|Capital expenditure/share (p)||46.9||164||80.0||66.8||55.3||47.2||18.7|
|Free cashflow/share (p)||9.1||-87.6||16.5||13.4||67.1||133||15.9|
|Covered by earnings (x)||2.0||2.1||2.0||2.0||0.9||-0.9||0.0|
|Net Debt (£m)||18.8||84.6||95.2||112||124||127||-66.7|
|Net assets per share (p)||261||320||388||410||417||76.2||82.3|
Source: historic company REFS and company accounts
How significant is e-commerce to Ted Baker?
Annual online sales rose 22% to £145 million, which barely substitutes the stores’ shortfall and could be interpreted as lagging other retailers’ online initiatives. At one point, the results release cites 1.2 million active digital customers but elsewhere is just active customers. Perhaps the marketing mix – smart casual and formal clothes excluding suits – is not well-geared to online: customers would want to physically experience bespoke items that cost more.
Time will tell as to how online sales trend, and their significance, meanwhile Ted’s market value of around £300 million is well below annual sales anyway.
A Chinese joint venture business will be interesting to follow, as yet delivering revenue growth of just 6%, if compromised by store closures in the first quarter. New stores are planned for the year ahead and the business is growing rapidly albeit from a small base. A quality Western brand could achieve cult status where a rising middle class is status-driven – recalling how Burberry became a hit in Japan during its 1980s affluent years.
Mind, that unless you are a fashion marketing guru, it is near-impossible to guess sales trends. Unlike Boohoo.com, we have yet to see consistency from Ted Baker as to meeting, if not leading, fashion needs. 2019’s impression of overvalued and “terminal” stock being sent to charity remains a sore.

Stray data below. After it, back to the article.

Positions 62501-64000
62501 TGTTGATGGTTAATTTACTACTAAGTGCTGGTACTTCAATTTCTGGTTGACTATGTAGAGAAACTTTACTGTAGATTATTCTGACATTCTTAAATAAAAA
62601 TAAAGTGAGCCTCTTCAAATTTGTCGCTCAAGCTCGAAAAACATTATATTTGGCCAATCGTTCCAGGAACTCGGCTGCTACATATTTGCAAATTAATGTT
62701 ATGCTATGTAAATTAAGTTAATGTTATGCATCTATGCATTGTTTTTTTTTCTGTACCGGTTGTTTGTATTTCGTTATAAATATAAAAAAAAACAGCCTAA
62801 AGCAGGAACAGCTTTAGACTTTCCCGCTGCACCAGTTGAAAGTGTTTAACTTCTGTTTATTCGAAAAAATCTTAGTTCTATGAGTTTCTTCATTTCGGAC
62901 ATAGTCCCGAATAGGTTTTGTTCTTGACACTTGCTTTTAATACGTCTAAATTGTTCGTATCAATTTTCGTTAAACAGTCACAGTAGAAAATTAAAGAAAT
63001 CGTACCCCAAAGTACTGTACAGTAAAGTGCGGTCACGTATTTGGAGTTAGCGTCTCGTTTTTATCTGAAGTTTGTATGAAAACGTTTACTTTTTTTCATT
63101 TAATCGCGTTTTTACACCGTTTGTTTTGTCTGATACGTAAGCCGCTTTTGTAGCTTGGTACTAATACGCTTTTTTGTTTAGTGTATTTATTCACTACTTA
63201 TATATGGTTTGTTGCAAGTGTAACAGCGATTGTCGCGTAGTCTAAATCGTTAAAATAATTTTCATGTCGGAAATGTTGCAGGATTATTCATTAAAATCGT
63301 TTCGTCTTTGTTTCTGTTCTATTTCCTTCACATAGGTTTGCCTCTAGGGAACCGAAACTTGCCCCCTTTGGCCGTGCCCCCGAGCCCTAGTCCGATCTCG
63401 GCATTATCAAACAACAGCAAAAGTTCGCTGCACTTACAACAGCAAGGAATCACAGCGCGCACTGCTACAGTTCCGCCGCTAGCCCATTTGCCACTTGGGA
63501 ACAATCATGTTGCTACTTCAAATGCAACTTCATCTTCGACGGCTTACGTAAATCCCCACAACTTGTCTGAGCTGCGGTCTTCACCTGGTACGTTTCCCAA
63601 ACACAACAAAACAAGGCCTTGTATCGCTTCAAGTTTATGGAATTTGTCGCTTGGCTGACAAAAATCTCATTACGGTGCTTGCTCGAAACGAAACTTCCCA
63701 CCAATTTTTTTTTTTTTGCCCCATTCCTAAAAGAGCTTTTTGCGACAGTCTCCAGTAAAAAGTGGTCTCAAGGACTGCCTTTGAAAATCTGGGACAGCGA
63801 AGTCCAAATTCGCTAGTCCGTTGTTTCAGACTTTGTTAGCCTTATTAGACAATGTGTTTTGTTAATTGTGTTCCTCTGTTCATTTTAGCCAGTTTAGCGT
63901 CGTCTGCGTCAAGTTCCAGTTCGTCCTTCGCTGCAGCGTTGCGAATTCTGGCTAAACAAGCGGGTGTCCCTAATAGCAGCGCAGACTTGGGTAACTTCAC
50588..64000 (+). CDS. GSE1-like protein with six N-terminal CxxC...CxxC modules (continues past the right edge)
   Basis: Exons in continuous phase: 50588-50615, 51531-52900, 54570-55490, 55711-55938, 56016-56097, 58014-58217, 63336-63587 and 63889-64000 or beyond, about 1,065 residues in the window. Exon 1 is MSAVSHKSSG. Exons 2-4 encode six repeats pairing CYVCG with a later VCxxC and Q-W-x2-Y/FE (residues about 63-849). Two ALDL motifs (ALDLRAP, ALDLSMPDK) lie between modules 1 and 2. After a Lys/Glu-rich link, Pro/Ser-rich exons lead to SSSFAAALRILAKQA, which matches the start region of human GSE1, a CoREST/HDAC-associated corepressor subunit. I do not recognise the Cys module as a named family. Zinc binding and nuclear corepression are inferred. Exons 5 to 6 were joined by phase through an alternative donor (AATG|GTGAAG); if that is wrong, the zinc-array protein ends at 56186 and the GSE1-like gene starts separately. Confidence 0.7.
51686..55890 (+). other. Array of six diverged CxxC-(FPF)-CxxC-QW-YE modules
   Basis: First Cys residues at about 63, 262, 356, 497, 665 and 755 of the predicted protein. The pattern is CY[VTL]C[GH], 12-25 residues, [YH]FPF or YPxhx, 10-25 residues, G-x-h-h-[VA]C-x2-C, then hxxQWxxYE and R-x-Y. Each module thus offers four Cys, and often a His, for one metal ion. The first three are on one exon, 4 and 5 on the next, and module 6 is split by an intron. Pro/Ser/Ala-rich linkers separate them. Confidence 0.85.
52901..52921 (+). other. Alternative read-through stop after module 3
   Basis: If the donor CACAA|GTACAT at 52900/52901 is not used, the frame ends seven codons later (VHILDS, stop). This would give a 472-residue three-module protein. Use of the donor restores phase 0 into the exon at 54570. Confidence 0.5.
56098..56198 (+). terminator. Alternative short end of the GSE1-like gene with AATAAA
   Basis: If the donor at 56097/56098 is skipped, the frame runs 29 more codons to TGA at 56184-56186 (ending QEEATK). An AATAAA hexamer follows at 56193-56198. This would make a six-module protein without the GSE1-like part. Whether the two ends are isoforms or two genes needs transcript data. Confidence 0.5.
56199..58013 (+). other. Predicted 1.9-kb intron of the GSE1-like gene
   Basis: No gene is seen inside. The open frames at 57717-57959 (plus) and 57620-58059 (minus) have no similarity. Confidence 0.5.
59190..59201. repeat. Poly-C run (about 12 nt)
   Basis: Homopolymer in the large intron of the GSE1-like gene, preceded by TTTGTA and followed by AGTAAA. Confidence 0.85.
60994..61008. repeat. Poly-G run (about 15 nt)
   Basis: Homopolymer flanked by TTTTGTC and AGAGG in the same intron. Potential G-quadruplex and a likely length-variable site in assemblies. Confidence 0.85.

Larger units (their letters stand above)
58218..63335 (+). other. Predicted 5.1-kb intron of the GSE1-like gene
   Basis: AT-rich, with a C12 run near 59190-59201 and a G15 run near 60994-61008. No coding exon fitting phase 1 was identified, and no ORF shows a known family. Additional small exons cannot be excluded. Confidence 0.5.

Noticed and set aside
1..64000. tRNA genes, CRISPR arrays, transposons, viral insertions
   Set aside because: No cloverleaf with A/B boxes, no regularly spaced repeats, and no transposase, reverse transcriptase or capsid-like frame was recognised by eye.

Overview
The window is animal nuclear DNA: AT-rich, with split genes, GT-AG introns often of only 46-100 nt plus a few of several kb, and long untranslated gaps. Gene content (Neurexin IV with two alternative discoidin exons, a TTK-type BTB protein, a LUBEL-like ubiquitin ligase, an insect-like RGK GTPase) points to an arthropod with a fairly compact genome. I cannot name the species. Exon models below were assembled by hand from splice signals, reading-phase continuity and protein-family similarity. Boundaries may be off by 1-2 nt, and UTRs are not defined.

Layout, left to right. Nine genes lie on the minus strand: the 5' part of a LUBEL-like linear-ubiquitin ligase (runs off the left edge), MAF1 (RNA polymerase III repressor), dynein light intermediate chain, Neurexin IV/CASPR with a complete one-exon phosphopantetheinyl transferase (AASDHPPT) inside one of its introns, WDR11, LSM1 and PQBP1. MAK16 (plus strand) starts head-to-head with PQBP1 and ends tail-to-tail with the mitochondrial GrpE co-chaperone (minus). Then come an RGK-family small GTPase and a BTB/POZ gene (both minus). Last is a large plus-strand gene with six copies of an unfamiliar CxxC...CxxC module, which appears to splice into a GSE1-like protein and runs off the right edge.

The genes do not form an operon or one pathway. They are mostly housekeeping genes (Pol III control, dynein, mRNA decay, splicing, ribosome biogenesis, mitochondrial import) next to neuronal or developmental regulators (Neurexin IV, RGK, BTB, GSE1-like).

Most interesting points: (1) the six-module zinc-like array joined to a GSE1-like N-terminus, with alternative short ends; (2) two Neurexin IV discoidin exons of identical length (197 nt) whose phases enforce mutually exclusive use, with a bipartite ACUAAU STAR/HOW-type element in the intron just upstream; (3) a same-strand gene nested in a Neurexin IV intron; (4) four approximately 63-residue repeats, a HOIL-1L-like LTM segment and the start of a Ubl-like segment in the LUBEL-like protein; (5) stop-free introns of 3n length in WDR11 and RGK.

Trading still challenging in new financial year
Like-for-like revenue in the 12 weeks to 24 April fell 20%, or by 17% at constant currency, but looking back to 2020 the lockdown only began from late March.
Revenue from stores was down 41%, although ted says: “we are encouraged with how our UK stores have performed since re-opening on 12 April, albeit below like-for like levels”.
Guidance for the January 2022 year seems for a circa £8 million loss on £470 million revenue.
The longer-term carrot being dangled is for “a structurally more profitable business with higher return on capital employed also free cash generation.” The chances seem decent enough, given a CEO with a strong financial background and a new global creative director since last November are “bringing a new energy and creative vision to Ted Baker”.
Licensing has contributed £19 million revenue and is tagged as a key driver for asset-light growth.
Buccaneering hedge fund still owns over a quarter of Ted
Toscafund has lately trimmed its stake from 27% stake to 26% but remains effectively tied to Ted Baker’s fortunes – as such a stake is quite illiquid unless a bidder materialises.
I first became aware of this hedge fund, set up by financial stocks analyst Martin Hughes, when it played a blinder backing Hornby (LSE:HRN) over 20 years ago. That stock subsequently went into long-term decline and I do not recall how Tosca exited, also the fund was over-exposed to housebuilders ahead of the 2008 crash. But it has made various successful turnaround calls and its hefty presence in Ted Baker should be seen as a plus.
Give new management time to work with this brand
Broadly, if risk appetite generally is sustained, share buyers will appear for Ted Baker on a dip. Or if inflation jitters strike equities, it could suffer from being seen as higher risk. Much will depend on revenue trends as they are reported.
Yet a new top management team is only one year into a three-year plan, and Ted Baker already scores an “excellent” 4.4 out of 5 stars rating on Trustpilot – a website often skewed towards people complaining. I would give them more time after initial good progress on costs and reducing financial risk. Hold.
Edmond Jackson is a freelance contributor and not a direct employee of interactive investor.